Last night, comedian Louis C.K. took a stand on Twitter:

Like many other parents, he was responding to new strategies for teaching math that try to prompt students to think about numbers, quantities, and various relationships between them in unconventional ways.

These sorts of problems are designed to make it difficult for students to use familiar shortcuts and standard algorithms. Utilized well, this should help them think more critically about the problem they’re solving and its components. This is what’s called “number sense,” and it’s not the sort of thing you can learn by memorizing a single shortcut for solving division problems.

But whatever the purpose of these new math problems, they’re garnering plenty of attention from parents like C.K. Since this new wave of Common Core skeptics is only just now arriving to a debate that’s been simmering for some time now, I thought I’d write a primer on the movement they’re joining:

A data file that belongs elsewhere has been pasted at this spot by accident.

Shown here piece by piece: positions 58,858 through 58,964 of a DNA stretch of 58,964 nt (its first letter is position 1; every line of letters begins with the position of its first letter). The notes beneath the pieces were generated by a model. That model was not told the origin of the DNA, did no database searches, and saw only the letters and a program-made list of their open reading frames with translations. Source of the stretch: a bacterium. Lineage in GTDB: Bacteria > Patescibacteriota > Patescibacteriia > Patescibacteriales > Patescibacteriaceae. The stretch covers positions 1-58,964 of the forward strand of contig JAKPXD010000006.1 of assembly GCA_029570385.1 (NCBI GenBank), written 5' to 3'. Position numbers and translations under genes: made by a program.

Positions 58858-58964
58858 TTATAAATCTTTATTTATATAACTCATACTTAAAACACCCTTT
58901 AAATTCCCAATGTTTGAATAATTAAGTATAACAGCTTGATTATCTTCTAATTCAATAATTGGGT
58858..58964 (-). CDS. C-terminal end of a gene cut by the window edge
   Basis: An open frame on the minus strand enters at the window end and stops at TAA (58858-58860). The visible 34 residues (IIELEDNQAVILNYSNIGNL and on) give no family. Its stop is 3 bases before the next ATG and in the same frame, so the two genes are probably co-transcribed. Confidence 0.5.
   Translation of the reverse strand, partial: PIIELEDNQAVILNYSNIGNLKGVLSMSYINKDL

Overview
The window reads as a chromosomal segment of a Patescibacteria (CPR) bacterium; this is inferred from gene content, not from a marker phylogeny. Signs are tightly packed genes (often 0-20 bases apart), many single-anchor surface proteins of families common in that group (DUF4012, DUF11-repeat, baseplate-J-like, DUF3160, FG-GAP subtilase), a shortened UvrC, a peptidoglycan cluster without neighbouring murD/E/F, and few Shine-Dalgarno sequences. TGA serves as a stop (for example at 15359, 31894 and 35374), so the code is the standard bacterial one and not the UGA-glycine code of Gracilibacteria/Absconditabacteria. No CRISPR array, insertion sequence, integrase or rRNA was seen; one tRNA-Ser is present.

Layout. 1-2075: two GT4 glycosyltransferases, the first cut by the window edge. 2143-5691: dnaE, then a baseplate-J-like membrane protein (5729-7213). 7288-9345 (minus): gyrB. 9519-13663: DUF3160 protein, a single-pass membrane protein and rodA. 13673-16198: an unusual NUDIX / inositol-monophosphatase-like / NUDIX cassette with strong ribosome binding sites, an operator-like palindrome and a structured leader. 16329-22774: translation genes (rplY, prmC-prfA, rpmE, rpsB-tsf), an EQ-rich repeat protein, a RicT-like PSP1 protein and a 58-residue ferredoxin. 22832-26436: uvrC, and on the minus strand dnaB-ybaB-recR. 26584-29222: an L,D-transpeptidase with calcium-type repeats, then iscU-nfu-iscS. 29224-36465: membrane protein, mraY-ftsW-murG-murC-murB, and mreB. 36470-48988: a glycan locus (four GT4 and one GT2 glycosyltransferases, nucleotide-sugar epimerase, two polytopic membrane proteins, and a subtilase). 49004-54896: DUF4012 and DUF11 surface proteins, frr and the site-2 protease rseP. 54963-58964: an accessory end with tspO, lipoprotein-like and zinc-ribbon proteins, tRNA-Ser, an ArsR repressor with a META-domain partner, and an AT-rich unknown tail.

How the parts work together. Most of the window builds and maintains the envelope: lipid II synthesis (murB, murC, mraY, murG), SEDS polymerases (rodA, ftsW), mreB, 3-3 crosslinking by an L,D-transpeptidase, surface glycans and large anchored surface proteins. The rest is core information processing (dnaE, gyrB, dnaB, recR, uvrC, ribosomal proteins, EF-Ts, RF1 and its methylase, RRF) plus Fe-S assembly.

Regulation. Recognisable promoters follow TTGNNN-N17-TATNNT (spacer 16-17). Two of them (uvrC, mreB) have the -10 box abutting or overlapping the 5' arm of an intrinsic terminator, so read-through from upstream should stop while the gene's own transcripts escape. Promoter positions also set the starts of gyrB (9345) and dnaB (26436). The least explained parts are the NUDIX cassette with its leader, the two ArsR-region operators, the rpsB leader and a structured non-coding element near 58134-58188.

Last month, in Arizona, a state senator (and gubernatorial candidate) called the standards “pornographic.” Common Core protesters in Florida agreed, but added that the standards were “communistic,” and contributing to the “Islamification” of American education. Utah activists agreed…Finally, inevitably, Florida protesters saw Hitler lurking in the standards. A columnist in Georgia saw both the Hitler Youth and “the seeds of socialism.”

Click here to read the rest at Talking Points Memo!

[Cross-posted at Ed Central]

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Conor Williams is a Senior Researcher in the Early Education Initiative at the New America Foundation. Find him on Twitter: @ConorPWilliams